The public perception of a school’s Catholic identity presents yet another problem. Since the Enlightenment, cultural elites have criticized the Catholic Church as the major opponent to intellectual progress, while negative media images of the contemporary Catholic Church make rehabilitating the word “Catholic” problematic for many. It needs to be acknowledged that some Catholic leaders have contributed to that perception. But it is a mistake to respond to such criticisms by limiting a distinctively Catholic mission to the pastoral care of students. Nor is it sufficient to describe mission only in terms of the charisms of the religious orders that have founded Catholic colleges and universities. Some orders have richer intellectual and spiritual traditions than others; none, however, has the depth and variety of intellectual and spiritual traditions of Catholicism as a whole. It makes sense, therefore, to emphasize Catholic intellectual and spiritual traditions first, before moving on to the particular embodiment of those traditions that individual religious orders provide.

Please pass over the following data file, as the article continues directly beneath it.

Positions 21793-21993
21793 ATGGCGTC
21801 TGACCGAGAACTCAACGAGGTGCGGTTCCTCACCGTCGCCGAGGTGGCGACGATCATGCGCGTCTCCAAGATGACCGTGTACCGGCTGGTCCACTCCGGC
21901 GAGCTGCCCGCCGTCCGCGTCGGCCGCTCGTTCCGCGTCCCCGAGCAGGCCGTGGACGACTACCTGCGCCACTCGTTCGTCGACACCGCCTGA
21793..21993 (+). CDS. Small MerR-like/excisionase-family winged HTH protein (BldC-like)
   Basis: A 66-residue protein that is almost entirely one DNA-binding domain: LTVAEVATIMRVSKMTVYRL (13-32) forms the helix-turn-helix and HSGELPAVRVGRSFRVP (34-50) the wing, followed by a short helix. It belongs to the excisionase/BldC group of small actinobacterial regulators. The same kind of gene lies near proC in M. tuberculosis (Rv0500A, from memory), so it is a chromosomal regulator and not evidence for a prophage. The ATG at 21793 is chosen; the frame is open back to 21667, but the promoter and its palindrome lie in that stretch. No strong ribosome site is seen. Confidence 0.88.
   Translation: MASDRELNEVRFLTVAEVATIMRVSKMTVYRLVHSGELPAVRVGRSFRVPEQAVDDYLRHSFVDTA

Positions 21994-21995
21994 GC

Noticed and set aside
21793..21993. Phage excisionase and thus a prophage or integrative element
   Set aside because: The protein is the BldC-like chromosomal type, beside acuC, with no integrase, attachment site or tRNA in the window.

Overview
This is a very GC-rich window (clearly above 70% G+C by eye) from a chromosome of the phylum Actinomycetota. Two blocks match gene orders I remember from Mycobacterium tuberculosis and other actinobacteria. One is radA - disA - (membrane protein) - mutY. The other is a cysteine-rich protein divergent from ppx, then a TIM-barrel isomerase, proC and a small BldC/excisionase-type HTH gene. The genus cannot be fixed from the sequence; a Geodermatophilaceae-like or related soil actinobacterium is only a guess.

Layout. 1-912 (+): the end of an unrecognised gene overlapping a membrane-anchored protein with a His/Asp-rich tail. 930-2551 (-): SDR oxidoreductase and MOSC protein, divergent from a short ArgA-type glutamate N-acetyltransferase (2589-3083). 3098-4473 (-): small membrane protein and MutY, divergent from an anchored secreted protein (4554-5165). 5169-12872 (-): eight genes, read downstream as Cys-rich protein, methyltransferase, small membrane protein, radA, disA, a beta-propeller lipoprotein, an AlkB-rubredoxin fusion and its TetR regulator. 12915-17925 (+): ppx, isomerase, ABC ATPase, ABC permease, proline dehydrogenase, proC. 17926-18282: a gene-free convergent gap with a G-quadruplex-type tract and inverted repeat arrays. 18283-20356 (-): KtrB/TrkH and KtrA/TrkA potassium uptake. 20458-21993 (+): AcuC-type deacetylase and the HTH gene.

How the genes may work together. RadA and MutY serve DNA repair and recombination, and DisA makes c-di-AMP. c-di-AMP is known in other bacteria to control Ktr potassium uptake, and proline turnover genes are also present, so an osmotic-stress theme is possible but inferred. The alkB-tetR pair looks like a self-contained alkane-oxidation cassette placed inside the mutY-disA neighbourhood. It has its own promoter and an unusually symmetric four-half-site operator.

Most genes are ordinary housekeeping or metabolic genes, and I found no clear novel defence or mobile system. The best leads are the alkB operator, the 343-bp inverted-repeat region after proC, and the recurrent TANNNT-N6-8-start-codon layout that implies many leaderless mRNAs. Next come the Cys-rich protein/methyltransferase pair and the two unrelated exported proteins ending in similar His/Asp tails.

This brings us to the tendency of some people in the academy to privilege the so-called small-“c” over so-called capital-“C” of Catholicism. Advocates of small-“c” Catholicism focus on ideas that many non-Catholics, and not only a few Catholics, find acceptable. They affirm a both/and approach, promoting a capacious understanding of natural law, human rights, and the humanity that everyone shares. These are important truths, to be sure, but left out are what many consider the less attractive truths of Catholicism—namely, the magisterium, dogmas, and certain moral teachings that seem increasingly hard to defend. Instead of speaking of Jesus and the church, small “c” advocates speak of the Christian heritage. Uncomfortable with the concrete details of the gospel (Jesus and his community of believers), some schools speak instead of the “values” of Jesus and the “heritage” of the Christian community.